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SoxProspects News

February 14, 2011 at 9:40 AM

2011 Prospect Previews: Derrik Gibson and Henry Ramos

Today's edition of the series features one of the Red Sox' younger players looking to take the next step in his development and a 2010 draftee set to begin his first full season in the organzation.

Derrik Gibson
Position: Shortstop/Second Base
2010 Team: Greenville Drive
2011 Projected Team: Salem Red Sox
Opening Day Age: 21

Strengths: An exceptional athlete with game-changing speed, Gibson displays solid all-around tools in each facet of the game. Possessing strong and explosive wrists, he quickly whips the head of the bat through the strike zone with a short, compact stroke. Gibson generates plus bat speed, with the ability to drive fastballs hard into the left-centerfield gap and produce his fair share of line drives when pulling the ball. Raw with his control of the strike zone and approach when he entered the Red Sox system, he’s made strong strides in this department and has taken quickly to the teachings of the organization. His improved patience and discipline have enabled him to get into better hitting counts, and he’s comfortable going deeper into counts where he can spoil tougher pitches before finding one to drive. Hitting with a short stride, Gibson can stay back on his back leg well to react with his hands and fluidly bring the head of the bat to the point of contact. With quick reactions and soft hands, he shows the makings of an above-average defender in the middle infield and has excellent range to either his left or right. Gibson still steals some bases because of his well above-average speed, and has made improvements with how he reads pitchers and gets excellent jumps on stolen base attempts. He projects as an impact base stealer as he continues his rise up the ranks of the system.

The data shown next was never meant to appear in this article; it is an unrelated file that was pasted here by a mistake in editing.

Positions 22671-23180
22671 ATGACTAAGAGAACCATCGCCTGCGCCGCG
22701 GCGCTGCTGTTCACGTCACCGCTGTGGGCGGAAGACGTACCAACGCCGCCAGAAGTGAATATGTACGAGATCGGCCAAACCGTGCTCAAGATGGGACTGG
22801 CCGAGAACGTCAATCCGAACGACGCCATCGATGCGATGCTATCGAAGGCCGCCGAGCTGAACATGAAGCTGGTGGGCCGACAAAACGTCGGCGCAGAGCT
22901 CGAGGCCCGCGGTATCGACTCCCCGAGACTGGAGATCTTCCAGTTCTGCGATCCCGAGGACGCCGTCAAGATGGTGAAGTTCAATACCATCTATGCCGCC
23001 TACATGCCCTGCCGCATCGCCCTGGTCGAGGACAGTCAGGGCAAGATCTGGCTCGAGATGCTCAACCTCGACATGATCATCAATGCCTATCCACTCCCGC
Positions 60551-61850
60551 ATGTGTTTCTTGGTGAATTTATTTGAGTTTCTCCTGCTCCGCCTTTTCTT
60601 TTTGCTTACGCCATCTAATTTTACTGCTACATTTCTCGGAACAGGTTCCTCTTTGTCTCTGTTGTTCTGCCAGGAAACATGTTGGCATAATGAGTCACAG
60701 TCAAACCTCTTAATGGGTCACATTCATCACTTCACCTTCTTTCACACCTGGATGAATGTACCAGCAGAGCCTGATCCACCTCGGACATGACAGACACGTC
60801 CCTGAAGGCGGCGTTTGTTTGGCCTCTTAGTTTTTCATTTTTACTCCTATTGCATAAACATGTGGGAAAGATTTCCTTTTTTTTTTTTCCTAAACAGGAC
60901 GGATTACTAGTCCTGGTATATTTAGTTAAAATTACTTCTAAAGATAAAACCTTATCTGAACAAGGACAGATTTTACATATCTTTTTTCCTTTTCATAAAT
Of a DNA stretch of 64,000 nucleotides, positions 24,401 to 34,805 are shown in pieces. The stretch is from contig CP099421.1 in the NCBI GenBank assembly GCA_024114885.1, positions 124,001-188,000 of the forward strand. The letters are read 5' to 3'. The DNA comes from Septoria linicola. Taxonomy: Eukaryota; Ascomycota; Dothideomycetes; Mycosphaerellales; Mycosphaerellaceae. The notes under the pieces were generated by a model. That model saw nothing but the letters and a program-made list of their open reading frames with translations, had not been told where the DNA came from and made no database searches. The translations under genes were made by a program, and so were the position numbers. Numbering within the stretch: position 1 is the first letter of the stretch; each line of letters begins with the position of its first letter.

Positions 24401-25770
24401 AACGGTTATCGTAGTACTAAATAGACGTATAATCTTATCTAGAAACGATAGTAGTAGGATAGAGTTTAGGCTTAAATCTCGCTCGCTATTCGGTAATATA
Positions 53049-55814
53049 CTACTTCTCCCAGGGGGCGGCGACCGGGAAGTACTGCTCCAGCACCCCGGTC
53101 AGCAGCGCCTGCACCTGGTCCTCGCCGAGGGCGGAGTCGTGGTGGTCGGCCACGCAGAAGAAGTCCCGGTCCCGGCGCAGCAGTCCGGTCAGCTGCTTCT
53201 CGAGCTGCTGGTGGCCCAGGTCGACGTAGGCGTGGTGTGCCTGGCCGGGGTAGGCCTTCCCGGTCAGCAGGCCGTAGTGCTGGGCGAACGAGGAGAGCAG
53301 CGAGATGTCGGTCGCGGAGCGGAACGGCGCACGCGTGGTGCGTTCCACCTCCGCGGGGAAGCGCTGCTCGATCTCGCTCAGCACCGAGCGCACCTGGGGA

Development Needs: Lean and slight of build, Gibson still has work in front of him to add strength to his frame and grow into his offensive tools. He struggles to drive balls consistently and doesn’t get much punch behind the ball as of now. He projects to have no more than average power as he matures and his path to the big leagues will be tied into how much contact he can make at the top or bottom of a lineup. Continued improvement with his approach and some adjustments with his swing mechanics, mainly to how he hits to the opposite field, should help push him on a projected path of a starting infielder as he makes his way into the high minors during the next couple of seasons. Right now, Gibson struggles to hit the ball the other way with much authority and fights off offerings on the outer corner rather than lead with his hands to drive them. Improvements with this aspect of his swing should be a main focus for him during his near-term development. Another big need for him is to cut down on his strikeouts and to produce more frequent solid contact. Much of this is tied into being further ahead on the age-advancement scale, but he can also get into ruts of jumping at pitches early in the count or pulling off secondary offerings. Though he possesses a solid-average arm, it doesn’t play as well at shortstop, and he can have a tough time making long throws from deep in the hole. He looks better suited defensively at second base but could probably handle shortstop in a backup/utility role down the line.